Ian Hunter, director of Kaiju Fury, shares the lessons he has learned about VR filmmaking
Virtual reality cinema is coming at us like a freight train, and with it comes a whole new medium for filmmakers to explore. With the announcement yesterday of Oculus’ Story Studio, it is clear that cinematic experiences are going to be a huge part of the VR content ecosystem, and until an input solution is found will likely have a more immediate impact than games.
But filming in VR is a whole new ballgame for filmmakers and that means new rules to learn. So I turned to IanHunter, director of Kaiju Fury, a newly released VR short cinematic experience to shed some light on the situation. Hunter is the co-founder of the illustrious effects studio, New Deal Studios, and has worked on a number of high profile films including The Dark Knight and Interstellar, for which he recently received an Academy Award nomination. His 25 years of experience in the business lead him to constantly seek new challenges, which is what has led him to VR.
Hunter had a lot of great advice for future VR auteurs, including the five biggest lessons he has learned through his experience with VR filmmaking, and his perspective on the “rules” of VR cinema, if even there are any.
Will Mason: How’s Sundance been treating you?
Ian Hunter: It was a bit of a surprise to us actually. We put Kaiju Fury together, we were experimenting with VR and trying to figure out how to make narrative VR work. We started showing it around and Sundance contacted us and invited us to come out. So we are pretty happy to be here!
In filming Kaiju Fury I am sure you had some technical hurdles you had to hurdle initially. What are some of the best practices for camera setups that you have found in VR?
In the case of Kaiju Fury I come from a company called new deal studios in Los Angeles, dealing with visual effects photography, digital effects photography and production photography. So we are pretty experienced with the various camera set ups available. When the opportunity came along to do a VR project, we jumped on the chance because it was another different way of telling a story and different techniques to use. We started with the Jaunt camera, which is a 3D 360 camera system using multiple cameras to create live VR content. Since we wanted to push things a little bit we used miniatures, so we actually built a little city and monster suits and filmed the destruction of the city. It’s a cautionary tale of man messing with the laws of nature and the consequences of what happens [laughs].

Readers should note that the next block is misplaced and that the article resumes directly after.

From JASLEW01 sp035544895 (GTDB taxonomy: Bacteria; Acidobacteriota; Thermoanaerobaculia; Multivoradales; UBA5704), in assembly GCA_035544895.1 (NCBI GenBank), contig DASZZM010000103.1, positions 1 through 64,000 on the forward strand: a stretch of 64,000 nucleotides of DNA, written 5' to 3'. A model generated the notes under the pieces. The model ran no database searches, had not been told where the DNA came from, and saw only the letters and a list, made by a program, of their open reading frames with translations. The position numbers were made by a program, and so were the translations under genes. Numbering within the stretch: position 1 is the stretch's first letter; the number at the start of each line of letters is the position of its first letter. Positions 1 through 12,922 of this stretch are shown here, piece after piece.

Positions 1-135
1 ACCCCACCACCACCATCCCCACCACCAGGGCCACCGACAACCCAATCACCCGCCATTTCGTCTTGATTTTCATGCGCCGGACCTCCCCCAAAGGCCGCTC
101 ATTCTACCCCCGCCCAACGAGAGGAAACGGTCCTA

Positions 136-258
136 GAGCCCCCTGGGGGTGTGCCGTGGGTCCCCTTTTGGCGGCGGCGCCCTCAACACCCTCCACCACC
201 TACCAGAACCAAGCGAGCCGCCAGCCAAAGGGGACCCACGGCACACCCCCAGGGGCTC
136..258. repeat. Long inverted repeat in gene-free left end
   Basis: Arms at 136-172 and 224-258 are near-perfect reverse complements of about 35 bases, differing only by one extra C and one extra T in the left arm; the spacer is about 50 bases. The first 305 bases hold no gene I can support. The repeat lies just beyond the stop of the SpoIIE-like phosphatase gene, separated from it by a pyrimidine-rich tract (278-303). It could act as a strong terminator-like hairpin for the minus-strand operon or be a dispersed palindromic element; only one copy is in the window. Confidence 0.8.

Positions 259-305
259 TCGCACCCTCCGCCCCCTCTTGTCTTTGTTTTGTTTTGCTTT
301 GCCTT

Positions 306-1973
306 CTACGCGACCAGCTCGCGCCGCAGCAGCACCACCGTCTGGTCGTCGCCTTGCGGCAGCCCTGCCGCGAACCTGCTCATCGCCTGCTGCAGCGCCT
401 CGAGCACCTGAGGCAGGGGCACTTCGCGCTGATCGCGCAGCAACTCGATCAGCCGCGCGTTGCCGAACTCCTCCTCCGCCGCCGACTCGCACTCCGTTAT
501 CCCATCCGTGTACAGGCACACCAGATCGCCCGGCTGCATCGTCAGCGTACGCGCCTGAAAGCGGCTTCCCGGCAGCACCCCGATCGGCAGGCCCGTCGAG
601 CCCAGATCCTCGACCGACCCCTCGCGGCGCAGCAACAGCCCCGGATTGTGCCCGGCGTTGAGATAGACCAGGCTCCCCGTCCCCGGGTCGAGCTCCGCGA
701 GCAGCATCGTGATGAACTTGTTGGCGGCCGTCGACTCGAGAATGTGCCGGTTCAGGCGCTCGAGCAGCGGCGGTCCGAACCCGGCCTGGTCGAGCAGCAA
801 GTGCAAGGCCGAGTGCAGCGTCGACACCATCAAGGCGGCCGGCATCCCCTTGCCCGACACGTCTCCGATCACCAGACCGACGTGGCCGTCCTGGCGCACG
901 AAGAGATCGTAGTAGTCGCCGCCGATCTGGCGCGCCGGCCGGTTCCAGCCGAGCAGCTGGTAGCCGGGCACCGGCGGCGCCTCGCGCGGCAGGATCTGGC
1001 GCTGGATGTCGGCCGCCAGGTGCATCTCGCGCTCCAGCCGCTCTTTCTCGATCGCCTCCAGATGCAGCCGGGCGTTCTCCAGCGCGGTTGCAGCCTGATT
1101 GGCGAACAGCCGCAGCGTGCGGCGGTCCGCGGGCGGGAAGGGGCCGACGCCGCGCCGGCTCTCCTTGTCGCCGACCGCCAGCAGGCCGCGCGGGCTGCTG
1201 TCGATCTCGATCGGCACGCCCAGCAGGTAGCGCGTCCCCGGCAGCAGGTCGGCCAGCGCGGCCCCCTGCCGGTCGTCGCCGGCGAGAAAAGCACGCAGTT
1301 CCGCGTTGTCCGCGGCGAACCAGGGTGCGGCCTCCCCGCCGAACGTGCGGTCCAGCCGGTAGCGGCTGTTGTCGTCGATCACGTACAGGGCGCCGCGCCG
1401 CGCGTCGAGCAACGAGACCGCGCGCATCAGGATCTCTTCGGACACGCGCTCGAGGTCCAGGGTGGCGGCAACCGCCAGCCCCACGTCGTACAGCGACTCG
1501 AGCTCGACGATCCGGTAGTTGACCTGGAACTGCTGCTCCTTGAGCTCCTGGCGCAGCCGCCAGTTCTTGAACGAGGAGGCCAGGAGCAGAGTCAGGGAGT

“The basic rule is there is no rule. A first person long take VR experience is as valid as a quick cutting, location changing, changing scale where you go from live action to miniature VR experience.”
We placed the camera in the middle of the action and in this particular system there is a range that you need to keep the action away from the cameras, you can’t really get super close up or the 3D needs to be worked on. So to make it work automatically, we had to stay at a certain distance. We were told that you can’t move the camera, you can’t cut, you always have to use first person narrative, using the camera as a person. And one of the first things that we did was say well we are going to move the camera, we are going to use cuts, and the camera is going to be more of an observer, not necessarily someone who is actively involved in the scene. Because these are sort of conventional film rules that have worked for years and we thought we could apply them to VR. The basic rule is there is no rule. A first person long take VR experience is as valid as a quick cutting, location changing, changing scale where you go from live action to miniature VR experience. I think VR is a medium and it is up to the storytellers to manipulate it to tell their point of view.
When you’re filming a traditional film with a traditional camera, you have a film crew that resides behind the camera. But in 360 VR video, you cant really do that. So what are the best practices for hiding a film crew for a 360 movie?